The violence has led to the death of at least one person and the looting of two churches in the coastal town.
Aboud Rogo Mohammed died instantly in the attack, while his wife and two children were wounded.
"There is absolute chaos in the city at the moment," said Geoffrey Njuguna, security manager at a Mombasa hotel, according to the Daily Telegraph.
Aggrey Adoli, a local police commander, told the Telegraph that more than 2000 young men with weapons and machetes rioted in the streets before police could restore some sense of order in the popular resort. Many businesses were shut down during the disturbances.
Rogo was a supporter of al-Shabaab, the Islamic militant group that controls large swathes of neighboring Somalia.
The U.S. government suspected him of serving as al-Shabaab’s principal chief in Kenya, where he reportedly found recruits to fight the government in Somalia.
Kenyan authorities believed he was arranging to transfer funds to the organization, which has been linked to al-Qaeda.
In July, the United Nations Security Council imposed sanctions on Rogo and prevented him from leaving Kenya.
The UN accused him of providing "financial, material, logistical or technical support to al-Shabaab". He was also suspected of having plotted attacks in Mombasa himself.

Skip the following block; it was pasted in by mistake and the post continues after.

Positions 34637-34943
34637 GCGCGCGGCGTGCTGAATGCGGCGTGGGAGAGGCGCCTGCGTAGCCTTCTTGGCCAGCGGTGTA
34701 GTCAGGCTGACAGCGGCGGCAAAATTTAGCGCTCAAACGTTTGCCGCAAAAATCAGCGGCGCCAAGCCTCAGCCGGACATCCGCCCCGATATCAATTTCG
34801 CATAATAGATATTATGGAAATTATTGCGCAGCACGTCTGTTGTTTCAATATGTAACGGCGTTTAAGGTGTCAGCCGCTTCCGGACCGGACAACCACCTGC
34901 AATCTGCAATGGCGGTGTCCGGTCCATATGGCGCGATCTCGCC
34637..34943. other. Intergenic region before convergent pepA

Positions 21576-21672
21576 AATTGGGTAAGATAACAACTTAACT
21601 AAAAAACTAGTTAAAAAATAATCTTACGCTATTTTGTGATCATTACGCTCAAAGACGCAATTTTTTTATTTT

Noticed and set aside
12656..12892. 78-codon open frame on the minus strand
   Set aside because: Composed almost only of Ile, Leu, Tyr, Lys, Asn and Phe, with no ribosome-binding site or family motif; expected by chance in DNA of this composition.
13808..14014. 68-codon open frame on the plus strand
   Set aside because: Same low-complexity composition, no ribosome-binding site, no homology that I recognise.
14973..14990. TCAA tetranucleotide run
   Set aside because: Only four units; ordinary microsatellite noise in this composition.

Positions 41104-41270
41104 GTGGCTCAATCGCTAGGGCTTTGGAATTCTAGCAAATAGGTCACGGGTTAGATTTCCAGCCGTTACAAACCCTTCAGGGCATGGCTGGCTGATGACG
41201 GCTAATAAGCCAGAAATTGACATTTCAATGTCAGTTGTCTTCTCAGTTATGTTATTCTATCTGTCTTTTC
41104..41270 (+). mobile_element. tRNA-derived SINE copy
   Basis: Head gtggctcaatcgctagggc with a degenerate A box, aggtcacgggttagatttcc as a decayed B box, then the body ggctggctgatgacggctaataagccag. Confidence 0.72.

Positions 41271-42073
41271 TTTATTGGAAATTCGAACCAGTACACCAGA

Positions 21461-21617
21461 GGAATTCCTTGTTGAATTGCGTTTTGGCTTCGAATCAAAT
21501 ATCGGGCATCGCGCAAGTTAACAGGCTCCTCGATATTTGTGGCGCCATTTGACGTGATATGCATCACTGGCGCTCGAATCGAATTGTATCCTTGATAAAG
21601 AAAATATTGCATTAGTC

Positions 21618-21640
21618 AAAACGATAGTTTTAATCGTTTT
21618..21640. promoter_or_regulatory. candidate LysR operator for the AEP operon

In 2005, Rogo was cleared of charges that he that had masterminded a 2002 attack on a local hotel which killed 12 people, including tourists from Israel.
Islam is a minority faith in Kenya, which is overwhelmingly Christian. According to the CIA World Factbook, only about 10 percent of the population are Muslim, while almost 80 percent practice some form of Christianity.
Over the past year, the Kenyan military, in tandem with the forces of the Somalian government, have conducted raids into Somali territory to catch al-Shabaab militants who had captured Western tourists.
Kenya is particularly concerned about Islamic militancy in the country since the bombings by al-Qaeda at the U.S. embassy in Nairobi in the summer of 1998 killed more than 200 people.